Lying in State: What Does it Mean and Who Has Done It?

 

The flag-draped casket of John McCain inside the Rotunda of the U.S. Capitol on Aug. 31. Photographer: Drew Angerer/Getty Images North America

Friday, the remains of Senator John McCain of Arizona lay in state in the Rotunda of the United States Capitol. The media has told us that only 30 others have been so honored.

What does it mean to lie “in State”? There’s the obvious part that someone really important has died and the public is showing its respect for the life of the deceased by making a big show out of his or her death by publicly displaying the remains, draping the coffin with a flag and having members of the military stand guard while members of the public walk past.

But did you know (and I’ll bet you didn’t) that there are other ways we show our respect to those who have passed away, who have lived lives deemed worthy of a show of public respect? Yep. They’re called “Lying in Honor” and “Lying in Repose.” So, what’s the difference,” you ask?

Thank you for asking!

Lying in Repose

In the United States, when the deceased person is placed in a location other than the Rotunda of the United States Capitol, like the Great Hall of the Supreme Court, they lie in repose, as was the case following the death of Justice Antonin Scalia in February 2016.[2] For example:

Supreme Court Justices “lie in repose” in the Great Hall of the United States Supreme Court Building.

Not everyone eligible to lie in state in the Capitol Rotunda does so. For instance, the body of former President Richard Nixon lay in repose at the Richard Nixon Presidential Library in Yorba Linda, California, Senator Edward Kennedy‘s body lay in repose at the John F. Kennedy Library in Boston, Massachusetts, and Senator Robert Byrd‘s body lay in repose in the Senate chamber at the Capitol.[4]

Lying in Honor

Anyone not from government whose remains are put in public view in a government building is said to be lying in honor, accompanied by a Capitol Police guard.

The United States Congress has created a manner similar to Lying in State to honor distinguished Americans who do not qualify for a lying in state designation. In the process of “lying in honor,” the honor guard in the Rotunda is provided by the Capitol Police or another suitable source. [15][16]

Presidents generally lie in repose in the East Room of the White House before lying in state at the capitol.

President Abraham Lincoln lying in repose in the White House/

Very few individuals have received this honor. They include:

Other notable individuals, several of them being the Chief Justice of the United States, have lain in state in the United States Supreme Court Building while other individuals such as Ronald H. Brown, have lain in state in the Herbert C. Hoover Building.[19]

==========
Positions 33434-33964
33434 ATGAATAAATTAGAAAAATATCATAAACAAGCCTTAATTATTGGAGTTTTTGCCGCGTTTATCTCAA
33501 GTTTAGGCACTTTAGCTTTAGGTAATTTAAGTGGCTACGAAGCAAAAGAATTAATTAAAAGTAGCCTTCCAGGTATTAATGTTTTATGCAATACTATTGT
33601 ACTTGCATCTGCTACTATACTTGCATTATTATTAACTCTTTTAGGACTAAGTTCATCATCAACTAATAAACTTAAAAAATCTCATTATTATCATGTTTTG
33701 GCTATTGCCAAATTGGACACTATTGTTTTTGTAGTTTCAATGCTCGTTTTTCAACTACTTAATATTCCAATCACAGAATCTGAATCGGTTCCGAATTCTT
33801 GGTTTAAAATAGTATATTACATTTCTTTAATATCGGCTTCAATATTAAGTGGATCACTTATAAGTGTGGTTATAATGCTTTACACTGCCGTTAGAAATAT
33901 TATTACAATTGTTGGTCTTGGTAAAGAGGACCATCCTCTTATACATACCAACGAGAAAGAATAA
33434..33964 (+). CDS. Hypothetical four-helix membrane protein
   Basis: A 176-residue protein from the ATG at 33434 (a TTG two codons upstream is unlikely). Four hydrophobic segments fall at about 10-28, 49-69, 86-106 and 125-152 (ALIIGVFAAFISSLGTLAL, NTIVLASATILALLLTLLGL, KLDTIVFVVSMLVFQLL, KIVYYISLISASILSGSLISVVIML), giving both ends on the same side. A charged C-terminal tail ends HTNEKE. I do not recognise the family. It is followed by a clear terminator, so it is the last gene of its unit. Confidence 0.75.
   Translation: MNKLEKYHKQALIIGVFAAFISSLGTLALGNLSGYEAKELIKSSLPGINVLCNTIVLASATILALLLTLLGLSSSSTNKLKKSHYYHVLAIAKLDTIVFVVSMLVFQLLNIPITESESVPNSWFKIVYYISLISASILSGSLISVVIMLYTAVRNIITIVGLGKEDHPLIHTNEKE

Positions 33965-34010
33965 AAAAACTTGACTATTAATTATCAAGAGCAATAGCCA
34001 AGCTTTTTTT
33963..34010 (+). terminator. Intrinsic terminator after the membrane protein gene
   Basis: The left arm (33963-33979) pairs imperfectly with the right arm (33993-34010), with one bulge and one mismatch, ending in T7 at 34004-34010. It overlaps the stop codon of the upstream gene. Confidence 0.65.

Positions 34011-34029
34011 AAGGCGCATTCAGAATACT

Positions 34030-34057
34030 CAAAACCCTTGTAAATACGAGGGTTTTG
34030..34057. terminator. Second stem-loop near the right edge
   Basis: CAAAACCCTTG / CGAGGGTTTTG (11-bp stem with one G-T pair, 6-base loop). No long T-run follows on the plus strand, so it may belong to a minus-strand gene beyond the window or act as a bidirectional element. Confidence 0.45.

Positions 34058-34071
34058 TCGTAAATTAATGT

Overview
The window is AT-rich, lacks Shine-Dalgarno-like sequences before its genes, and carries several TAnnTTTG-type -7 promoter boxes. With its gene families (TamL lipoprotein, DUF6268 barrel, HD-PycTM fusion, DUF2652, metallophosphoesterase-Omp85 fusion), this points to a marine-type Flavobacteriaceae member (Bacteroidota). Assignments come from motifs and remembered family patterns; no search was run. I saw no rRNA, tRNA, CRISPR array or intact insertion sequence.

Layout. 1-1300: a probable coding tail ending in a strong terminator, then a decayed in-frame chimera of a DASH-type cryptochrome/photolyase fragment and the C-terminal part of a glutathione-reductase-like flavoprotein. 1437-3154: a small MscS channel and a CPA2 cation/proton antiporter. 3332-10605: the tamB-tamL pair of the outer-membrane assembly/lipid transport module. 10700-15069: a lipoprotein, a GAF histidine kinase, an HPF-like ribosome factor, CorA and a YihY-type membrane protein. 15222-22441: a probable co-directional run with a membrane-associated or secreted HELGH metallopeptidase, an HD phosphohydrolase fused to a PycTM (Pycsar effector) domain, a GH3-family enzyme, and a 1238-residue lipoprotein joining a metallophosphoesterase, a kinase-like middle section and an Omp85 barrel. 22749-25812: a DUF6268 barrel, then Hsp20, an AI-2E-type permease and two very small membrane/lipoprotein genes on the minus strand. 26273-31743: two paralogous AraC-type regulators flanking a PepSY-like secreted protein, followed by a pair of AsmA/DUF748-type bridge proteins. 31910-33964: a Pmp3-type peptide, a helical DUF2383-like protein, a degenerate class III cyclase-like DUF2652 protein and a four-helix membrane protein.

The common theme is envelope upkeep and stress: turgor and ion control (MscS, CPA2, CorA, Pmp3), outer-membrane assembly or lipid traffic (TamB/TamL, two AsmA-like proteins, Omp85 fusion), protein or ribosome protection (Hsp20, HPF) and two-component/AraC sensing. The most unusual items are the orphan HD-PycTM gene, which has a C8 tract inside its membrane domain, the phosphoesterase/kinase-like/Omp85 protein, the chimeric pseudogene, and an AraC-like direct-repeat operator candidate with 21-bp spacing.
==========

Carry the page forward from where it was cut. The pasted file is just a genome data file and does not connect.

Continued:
The main difference between lying in state and lying in honor is the designated guard of honor that keeps watch over the casket. When a person lies in state, a guard of honor from the United States Armed Forces watch over the casket; when a person lies in honor, the United States Capitol Policewatches as a civilian guard of honor over the casket.
The body of President John F. Kennedy lying in state in November 1963.

And so I wondered, “Who are those others who have lain in state at the US Capitol Rotunda?”

Eleven have been presidents: Lincoln, Garfield, McKinley, Harding, Taft, Kennedy, Hoover, Eisenhower, Johnson, Reagan and Ford.

In case you were wondering also, here they are in chronological order, thanks to Wikipedia:

Oh, and what about that mysterious box draped in black fabric under the casket?

Why, its a catafalque!

cat·a·falque
ˈkadəˌfalk/
noun; a decorated wooden framework supporting the coffin of a distinguished person during a funeral or while lying in state.
The Lincoln catafalque is a catafalque hastily constructed in 1865 to support the casket of Abraham Lincoln while the president’s body lay in state in the Capitol Rotundain Washington, D.C. The catafalque has since been used for all those who have lain in state in the Capitol Rotunda, as listed below. When not in use, the catafalque is kept in the United States Capitol Visitor Center in a small vaulted chamber. It was previously kept in an area called Washington’s Tomb, which was originally intended, but never used, as the burial place for George Washington, the first President of the United States.

So there you have it! You may now converse eloquently with your friends at cocktail parties, over dinner, or on quiet walks about state funerals of all varieties. Aren’t you glad you asked! I am.

In case you were wondering . . . 
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